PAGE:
Friday, 16 January 2009

The Legend of Takasago

Images of the Legend of Takasago are often used at New Year in Japan and I'd intended to post this to wish everyone a happy new year. However, a small accident with the laptop and a glass of pepsi (oops) meant the laptop was out of action so I didn't get chance to complete this post. Since I'd started it I thought I'd finish it, so here we go. The images from Ichiroya are linked back to the specific item so you can find out more.
As with many legends and folk tales in Japan this story is depicted in many different art forms in as many ways and styles. In textiles it can be found dyed, woven, or embroidered. Almost always some version of a pine tree is shown sometimes with other auspicious symbols such as a crane or tortoise.

Silk noren curtain dyed with yuzen technique - courtesy of Ichiroya

Takasago, the legend of the devoted couple is very famous. Their images are often portrayed at weddings, anniversaries, and New Year celebrations. Takasago is the location of the tale, the old man, Jou, and the old woman Uba. In life they are deeply devoted and when they pass away within moments of each other their spirits are transformed into pine trees.

Boy's miyamairi kimono - courtesy of Ichiroya
Jou always to carries a rake and Uba a broom. She sweeps away all sorrow and ill fortune, Jou rakes in the blessings of the past. If you'd like to read more about Uba and Jou check out Conversations with John Marshall, a very interesting site with lots of information about Japanese textiles and associated topics.

Fukusa of chirimen silk with dyed pattern - courtesy of Ichiroya

I've always been drawn to this story and after searching for ages I found the embroidered fukusa below on Ichiroya. Here we don't see Jou and Uba, just the pine tree and the broom and rake which symbolise the couple (I like to think that perhaps they've sneaked off for a cup of cha).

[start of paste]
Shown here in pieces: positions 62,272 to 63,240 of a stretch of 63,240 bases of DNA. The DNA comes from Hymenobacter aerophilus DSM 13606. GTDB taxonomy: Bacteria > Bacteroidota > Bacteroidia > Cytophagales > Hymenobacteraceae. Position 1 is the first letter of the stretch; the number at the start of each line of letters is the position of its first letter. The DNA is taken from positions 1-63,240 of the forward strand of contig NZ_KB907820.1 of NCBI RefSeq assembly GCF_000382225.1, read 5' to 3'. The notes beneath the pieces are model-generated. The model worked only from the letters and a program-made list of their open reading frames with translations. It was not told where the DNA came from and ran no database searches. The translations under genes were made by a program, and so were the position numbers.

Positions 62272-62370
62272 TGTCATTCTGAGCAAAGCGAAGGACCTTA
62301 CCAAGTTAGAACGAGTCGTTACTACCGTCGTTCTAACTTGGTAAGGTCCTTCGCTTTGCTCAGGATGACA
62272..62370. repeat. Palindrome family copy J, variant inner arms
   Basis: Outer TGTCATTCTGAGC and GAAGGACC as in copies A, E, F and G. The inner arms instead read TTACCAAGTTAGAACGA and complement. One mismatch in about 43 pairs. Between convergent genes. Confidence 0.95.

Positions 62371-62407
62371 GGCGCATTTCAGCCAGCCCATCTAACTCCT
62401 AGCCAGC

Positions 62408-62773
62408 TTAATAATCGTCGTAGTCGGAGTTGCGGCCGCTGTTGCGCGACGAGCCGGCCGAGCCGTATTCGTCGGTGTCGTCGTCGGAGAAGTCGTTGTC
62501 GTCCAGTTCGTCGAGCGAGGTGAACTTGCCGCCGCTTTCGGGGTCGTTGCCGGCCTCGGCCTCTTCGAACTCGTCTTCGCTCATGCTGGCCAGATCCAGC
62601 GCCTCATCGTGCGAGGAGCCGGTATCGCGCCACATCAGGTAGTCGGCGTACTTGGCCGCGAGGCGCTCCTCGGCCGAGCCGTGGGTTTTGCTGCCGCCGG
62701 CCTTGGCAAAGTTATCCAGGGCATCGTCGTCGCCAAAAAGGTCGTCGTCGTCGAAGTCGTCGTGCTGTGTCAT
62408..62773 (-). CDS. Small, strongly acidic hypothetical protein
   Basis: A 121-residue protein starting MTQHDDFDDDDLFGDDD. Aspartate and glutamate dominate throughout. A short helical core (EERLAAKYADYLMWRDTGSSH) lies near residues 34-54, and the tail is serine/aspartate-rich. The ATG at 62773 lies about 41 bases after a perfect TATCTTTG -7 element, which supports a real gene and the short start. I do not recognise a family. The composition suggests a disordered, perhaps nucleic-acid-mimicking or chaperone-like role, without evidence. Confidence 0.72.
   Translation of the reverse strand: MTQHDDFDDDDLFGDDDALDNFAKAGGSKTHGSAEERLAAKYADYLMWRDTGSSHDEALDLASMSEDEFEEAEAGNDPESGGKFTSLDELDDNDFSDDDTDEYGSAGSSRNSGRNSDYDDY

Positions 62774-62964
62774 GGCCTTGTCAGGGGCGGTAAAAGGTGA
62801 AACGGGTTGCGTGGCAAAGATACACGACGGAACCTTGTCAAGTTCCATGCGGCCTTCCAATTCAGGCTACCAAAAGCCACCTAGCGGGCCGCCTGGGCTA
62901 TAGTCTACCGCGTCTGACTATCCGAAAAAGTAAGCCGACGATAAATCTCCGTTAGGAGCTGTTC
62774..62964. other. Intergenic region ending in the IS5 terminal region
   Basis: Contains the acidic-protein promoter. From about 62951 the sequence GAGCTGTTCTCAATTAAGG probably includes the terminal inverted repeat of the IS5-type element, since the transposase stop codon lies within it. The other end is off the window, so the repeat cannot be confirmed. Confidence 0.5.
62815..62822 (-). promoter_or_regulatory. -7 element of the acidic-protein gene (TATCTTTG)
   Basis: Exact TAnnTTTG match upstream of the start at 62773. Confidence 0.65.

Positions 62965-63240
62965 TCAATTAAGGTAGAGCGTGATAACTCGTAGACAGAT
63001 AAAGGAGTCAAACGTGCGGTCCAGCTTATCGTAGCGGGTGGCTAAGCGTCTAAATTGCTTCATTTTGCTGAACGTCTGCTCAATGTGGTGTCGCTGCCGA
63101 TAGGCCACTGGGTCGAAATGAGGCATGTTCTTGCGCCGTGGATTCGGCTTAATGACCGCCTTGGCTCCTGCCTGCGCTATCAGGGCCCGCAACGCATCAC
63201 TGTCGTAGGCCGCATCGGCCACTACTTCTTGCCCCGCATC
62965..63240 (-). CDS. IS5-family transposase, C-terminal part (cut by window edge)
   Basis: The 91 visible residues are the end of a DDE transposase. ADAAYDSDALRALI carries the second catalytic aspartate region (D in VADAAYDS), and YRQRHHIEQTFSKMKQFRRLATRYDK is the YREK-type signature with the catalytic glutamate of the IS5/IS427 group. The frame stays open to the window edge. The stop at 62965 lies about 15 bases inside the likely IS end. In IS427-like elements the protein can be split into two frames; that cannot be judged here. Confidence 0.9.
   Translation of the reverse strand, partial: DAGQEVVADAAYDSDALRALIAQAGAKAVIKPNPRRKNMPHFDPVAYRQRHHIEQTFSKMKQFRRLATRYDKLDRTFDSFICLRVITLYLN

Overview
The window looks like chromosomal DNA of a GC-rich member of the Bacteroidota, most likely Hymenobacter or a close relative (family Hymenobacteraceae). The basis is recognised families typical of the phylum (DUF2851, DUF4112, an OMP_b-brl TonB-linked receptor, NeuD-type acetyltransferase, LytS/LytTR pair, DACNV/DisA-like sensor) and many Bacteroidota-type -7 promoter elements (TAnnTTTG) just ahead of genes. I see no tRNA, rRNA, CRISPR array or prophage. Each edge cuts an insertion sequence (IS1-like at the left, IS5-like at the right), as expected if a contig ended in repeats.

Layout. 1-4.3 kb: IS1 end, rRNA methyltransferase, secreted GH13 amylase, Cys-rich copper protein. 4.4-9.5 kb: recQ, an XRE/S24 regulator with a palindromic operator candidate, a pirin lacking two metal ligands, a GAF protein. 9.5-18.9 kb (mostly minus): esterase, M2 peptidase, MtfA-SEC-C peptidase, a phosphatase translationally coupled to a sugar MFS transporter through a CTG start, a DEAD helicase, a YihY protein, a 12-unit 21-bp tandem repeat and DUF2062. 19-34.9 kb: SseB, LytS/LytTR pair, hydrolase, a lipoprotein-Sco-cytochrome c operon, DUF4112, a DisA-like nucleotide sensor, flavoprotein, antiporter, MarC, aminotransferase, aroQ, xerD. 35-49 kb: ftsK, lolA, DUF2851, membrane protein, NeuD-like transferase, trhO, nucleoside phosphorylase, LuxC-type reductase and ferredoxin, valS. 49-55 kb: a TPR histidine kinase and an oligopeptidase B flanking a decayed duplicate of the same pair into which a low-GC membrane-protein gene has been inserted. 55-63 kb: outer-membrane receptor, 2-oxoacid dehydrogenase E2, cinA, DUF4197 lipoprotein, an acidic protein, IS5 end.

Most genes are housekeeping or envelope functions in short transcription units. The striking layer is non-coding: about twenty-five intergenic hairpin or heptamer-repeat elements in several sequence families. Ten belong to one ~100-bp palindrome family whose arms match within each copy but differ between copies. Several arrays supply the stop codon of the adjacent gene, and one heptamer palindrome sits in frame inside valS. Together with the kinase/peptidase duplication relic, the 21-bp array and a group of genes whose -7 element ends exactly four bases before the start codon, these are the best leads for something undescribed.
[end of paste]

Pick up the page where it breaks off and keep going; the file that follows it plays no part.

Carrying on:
Embroidered fukusa using silk and metallic threads - own collection

It's very simply embroidered using metallic and silk threads. Some padding is used under parts of the trunk and the metallic threads are couched using red silk. The pine needles are stitched very simply with twisted thread in long stitches.

I think the metallic thread must be silver threads, synthetic metallic thread wouldn't have been available when this was stitched, but they have tarnished over the years and now they are a wonderful silvery grey.

The bamboo leaves are stitched using a twisted silk thread. The twisted threads below the bamboo leaves forming the ground are formed from various shades of green twisted together and then couched.

Along side Uba's broom is a fan showing the rising sun. Fans are also auspicious symbols and will form the basis for a post all of their own.

1 comment:

Plays with Needles said...

I was so glad when you posted close ups of this beautiful fukusa! Loved the link and the story. Thanks for a great post.